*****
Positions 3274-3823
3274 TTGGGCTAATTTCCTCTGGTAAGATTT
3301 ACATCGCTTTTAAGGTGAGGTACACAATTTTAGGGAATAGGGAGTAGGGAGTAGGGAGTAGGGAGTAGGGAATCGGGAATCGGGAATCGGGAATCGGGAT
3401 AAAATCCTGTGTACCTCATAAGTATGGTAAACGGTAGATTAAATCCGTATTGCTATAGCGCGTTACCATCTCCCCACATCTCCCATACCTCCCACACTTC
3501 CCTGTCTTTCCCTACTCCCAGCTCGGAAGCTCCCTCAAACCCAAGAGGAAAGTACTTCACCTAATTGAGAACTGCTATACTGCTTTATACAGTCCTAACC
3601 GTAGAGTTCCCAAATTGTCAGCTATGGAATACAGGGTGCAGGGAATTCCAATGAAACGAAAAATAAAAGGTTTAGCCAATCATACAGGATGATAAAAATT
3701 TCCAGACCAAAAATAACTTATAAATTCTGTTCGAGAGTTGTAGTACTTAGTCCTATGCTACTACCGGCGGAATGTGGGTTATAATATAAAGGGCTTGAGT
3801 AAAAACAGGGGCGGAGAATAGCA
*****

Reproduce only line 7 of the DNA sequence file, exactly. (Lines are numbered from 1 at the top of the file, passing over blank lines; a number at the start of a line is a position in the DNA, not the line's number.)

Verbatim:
3701 TCCAGACCAAAAATAACTTATAAATTCTGTTCGAGAGTTGTAGTACTTAGTCCTATGCTACTACCGGCGGAATGTGGGTTATAATATAAAGGGCTTGAGT